Erickson was a guy who had seen his share of ups and downs leading up to his age-28 season. In 1991, his second ML season, he pitched to a stellar 20-8 record with a 3.18 ERA, earning an All-Star nod and finishing 2nd in the AL Cy Young vote. In the next five seasons, he would have three with ERA+ below league average (including 1993, when he led the league in losses with a 8-19, 5.19 ERA record).
During the middle of 1995 season, Twins traded “unhappy” Erickson to the Orioles for hard-throwing Frankie Rodriguez (no, not K-Rod). Erickson, who was 4-6 with 5.95 ERA before the trade, threw to a 9-4, 3.89 ERA with the O’s. The talent was there – he just needed a change of scenery. And what scenery it was to be with the Orioles. Even though the 1995 Orioles only finished 3rd in AL East, they were poised for a big 1996. Not only did the O’s hire a very experienced manager in Davey Johnson, but they also went out and signed free agents Randy Myers, B.J. Surhoff and Roberto Alomar, and traded for David Wells to bolster the team.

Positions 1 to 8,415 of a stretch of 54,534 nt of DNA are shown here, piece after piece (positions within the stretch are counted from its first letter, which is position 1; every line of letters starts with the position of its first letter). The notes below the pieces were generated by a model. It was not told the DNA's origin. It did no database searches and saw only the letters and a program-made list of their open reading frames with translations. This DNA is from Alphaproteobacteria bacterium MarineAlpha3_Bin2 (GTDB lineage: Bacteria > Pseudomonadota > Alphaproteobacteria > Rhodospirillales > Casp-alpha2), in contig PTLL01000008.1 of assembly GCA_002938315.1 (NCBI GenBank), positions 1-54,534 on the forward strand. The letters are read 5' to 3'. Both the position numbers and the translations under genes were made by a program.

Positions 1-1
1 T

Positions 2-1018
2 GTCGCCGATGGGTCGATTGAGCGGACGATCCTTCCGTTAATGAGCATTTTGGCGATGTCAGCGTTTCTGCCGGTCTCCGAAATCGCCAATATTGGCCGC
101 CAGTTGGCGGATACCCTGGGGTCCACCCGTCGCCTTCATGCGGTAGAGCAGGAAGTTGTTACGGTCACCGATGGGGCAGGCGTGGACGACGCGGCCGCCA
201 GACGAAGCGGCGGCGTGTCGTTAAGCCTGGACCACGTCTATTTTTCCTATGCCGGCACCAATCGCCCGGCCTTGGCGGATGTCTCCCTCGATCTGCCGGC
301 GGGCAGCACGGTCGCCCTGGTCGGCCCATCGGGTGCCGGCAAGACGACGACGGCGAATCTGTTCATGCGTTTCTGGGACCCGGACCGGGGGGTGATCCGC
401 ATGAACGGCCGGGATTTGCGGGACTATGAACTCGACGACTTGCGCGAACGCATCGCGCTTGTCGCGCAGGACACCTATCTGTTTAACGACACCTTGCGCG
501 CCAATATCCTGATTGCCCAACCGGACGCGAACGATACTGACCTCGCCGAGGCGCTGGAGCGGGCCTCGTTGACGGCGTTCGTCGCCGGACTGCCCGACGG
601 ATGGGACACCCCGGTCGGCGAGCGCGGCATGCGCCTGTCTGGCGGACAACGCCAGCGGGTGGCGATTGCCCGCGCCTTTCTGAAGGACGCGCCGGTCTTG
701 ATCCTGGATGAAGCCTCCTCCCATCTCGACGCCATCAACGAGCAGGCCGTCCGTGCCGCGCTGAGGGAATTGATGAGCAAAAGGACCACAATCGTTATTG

In 1996, Erickson, like the rest of the Baltimore pitching staff, had an inconsistent season. Up to August 31, the righty had a 9-11 record with an unspectacular 5.45 ERA while allowing a .305/.363/.456 slash line to hitters. For the month of September, however, he showed signs of life by finishing off the season with a record of 4-1, 3.19 ERA in 6 starts.
Andy Pettitte was riding the upswing of his then-very young career. The 24-year old had just finished his second ML regular season after winning a league-leading 21 games and being named to All-Star team for the first time. Along with David Cone, who was the veteran ace of the rotation, Pettitte was starting to be considered as the possible second one in Bronx. George Vecsey of New York Times had a pretty lofty words for the lefty.